It will take a while for Goans to come to terms with the fact that 63-year-old Chief Minister and former Defence Minister Manohar Gopalkrishna Prabhu Parrikar died on Sunday after a protracted battle with pancreatic cancer for over a year.
And the disbelief need not necessarily stem from unadulterated love for the country’s first IITian CM.
In recent years, after several unpopular, controversial decisions, questions were being asked whether Parrikar, who won overall adulation for nearly two decades for his wit, bluster, charm and audacity, was really a salt-and-pepper-haired political rockstar or just a closet groupie clinging to the coat-tails of the casino, mining and real estate industry.
The shock is also rooted in the belief that the trained metallurgist was simply too omnipresent and omnipotent to melt away, just like that. The very fact that he continued in office for a year after he was diagnosed with cancer and occasionally attended office as well as public functions with medical paraphernelia trapped to his person, testified his penchant for not giving up and appearing infallible in the small, but closely followed cosmos of Goan politics.
While Parrikar was undeniably the weave, which determined the quality of Goa’s political fabric for nearly 30 years, there was very little about Parrikar’s public persona which wasn’t a paradox.
He appeared sloppy, but was meticulous in political strategy. He promised much, but actually delivered very little. As Defence Minister, he was obsessed with Goa politics. In 2012, he promised to retire and never contest elections again, but ended up clinging to power from a hospital bed until his end.
He swore to end casinos, illegal mining when in opposition, but failed to crack down on them when in power.
But paradoxes apart, the young boy born in a nondescript town called Mapusa, to a Gaud Saraswat Brahmin family of grocers in Portuguese-held Goa, rose to be India’s Defence Minister and was partly credited with carrying out cross-border surgical strikes along the country’s eastern and western borders.
Parrikar has explained his fabled transition well. The way only the former IIT-Mumbai alumnus can; with an anecdote.
“So I have done my duty (as Defence Minister) for the nation. Probably, that was a loan that Goa owed, that needed to be paid back. The Indian Army (had) liberated the State,” he said in July last year, while speaking about his stint as Defence Minister.
There is no doubt that Parrikar will go down in history as Goa’s most successful politician ever.
Working in tandem with Rashtriya Swayamsevak Sangh veteran Subhash Velingkar, Parrikar was the cornerstone of BJP’s rise in Goa, from a party whose candidates routinely lost poll deposit fees in the late 1980s through early 1990s, to a powerful outfit which won a simple majority in 2012.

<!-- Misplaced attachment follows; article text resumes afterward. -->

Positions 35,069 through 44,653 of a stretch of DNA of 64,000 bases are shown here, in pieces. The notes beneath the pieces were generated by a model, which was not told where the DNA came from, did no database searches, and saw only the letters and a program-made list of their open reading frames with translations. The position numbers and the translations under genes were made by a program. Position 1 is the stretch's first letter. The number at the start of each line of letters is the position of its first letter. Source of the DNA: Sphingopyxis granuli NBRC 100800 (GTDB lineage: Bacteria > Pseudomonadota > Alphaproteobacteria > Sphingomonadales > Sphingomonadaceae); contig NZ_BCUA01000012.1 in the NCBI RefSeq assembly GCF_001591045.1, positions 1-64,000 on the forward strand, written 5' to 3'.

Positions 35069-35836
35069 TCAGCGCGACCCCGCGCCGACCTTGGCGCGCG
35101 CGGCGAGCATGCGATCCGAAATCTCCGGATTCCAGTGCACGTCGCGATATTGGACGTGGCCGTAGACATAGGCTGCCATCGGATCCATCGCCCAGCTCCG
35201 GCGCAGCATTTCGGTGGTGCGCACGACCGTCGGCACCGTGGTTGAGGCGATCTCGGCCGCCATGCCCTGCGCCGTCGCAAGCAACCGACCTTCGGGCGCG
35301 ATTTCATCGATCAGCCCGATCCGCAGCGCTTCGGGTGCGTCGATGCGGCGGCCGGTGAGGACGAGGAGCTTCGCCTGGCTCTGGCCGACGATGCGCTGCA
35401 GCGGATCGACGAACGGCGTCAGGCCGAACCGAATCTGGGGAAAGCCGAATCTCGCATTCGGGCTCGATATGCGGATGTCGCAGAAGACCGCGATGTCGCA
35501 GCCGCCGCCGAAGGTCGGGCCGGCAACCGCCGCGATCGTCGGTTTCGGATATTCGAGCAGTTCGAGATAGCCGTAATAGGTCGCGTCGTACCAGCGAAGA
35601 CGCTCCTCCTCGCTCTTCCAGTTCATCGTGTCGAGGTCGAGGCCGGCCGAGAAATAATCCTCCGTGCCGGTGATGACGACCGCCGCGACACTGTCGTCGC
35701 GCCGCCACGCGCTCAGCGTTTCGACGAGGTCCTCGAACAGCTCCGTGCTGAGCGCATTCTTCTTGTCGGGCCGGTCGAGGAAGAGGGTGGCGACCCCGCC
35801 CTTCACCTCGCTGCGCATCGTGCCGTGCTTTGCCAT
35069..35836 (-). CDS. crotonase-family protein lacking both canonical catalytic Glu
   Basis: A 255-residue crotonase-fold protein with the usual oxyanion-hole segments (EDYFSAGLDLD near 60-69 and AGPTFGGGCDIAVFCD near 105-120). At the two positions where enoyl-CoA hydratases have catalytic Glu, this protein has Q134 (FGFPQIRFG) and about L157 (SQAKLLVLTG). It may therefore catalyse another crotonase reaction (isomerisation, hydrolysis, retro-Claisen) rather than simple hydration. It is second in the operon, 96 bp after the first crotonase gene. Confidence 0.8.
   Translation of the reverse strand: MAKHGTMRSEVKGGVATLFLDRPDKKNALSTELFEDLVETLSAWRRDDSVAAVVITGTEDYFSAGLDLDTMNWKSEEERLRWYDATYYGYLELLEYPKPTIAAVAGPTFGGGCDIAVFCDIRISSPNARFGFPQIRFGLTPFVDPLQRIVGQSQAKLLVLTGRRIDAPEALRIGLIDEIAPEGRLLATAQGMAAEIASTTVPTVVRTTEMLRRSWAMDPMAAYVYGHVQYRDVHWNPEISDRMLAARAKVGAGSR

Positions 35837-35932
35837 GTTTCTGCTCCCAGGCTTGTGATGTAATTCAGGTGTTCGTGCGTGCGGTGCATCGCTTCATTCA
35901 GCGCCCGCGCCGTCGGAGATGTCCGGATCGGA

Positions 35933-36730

But somewhere along the meteoric rise, says his mentor-turned-foe Velingkar, the BJP became Parrikar and Parrikar became BJP in Goa.
“He (Parrikar) has ensured that there are no second-rung leaders. Laxmikant Parsenkar (former CM), Rajendr Arlekar (Speaker), Naik (Union Minister of State for AYUSH Shripad Naik) have been systematically sidelined,” Velingkar told IANS.
Sanjeev Verenkar, who authored a character sketch of Parrikar in his book ‘Hada Masachi Devla’ (Temples of Flesh and Bone) credits his stunning rise to several unique qualities.
“His memory was as astounding as his vision. He was sharp, incisive at analysing situations could take quick decisions and I have never seen him tire… He had one fatal flaw. It was his disregard for another person’s opinion. He underestimated others,” says Verenkar.
Vijai Sardesai, Parrikar’s critic-in-chief as a legislator from 2012-17 and now a ruling coalition ally, recalls his first meeting with Parrikar in the 90s.
Just out of agricultural college, Sardesai had pitched Parrikar for help in winning university student elections. The latter turned him down point-blank.
Sardesai later went on to win the polls, but thirty years later, his nostalgia has traces of irony.
“It is ironical, that decades after he dismissed my plea, I now played a part in bringing Parrikar back to Goa. I insisted with the central BJP leadership that my party, Goa Forward, will join the coalition only if Parrikar is CM,” said Sardesai.
Parrikar’s first stint as CM was in 2000, after he staged an internal coup against a coalition government of Congress rebels supported by his BJP MLAs, when then CM Francisco Sardinha was in Australia.
In the turbulent 1990s, when Goa saw 13 CMs in 10 years, coups were routine and according to political observer Trajano D’Mello, Parrikar had mastered the art of the perfect coup.
“Goa had seen coups before, but Parrikar’s political signature was clinical ability to prey on the greed of MLAs. He tempted them much, but actually gave them little,” D’Mello says.
Incidentally, Parrikar served as CM on four occasions, but could never complete a full term in office.
In his first stint he dissolved the assembly mid-way. His regime was toppled during the second term as CM. In his third term, he was elevated as Defence Minister. In his fourth term, death snatched him away.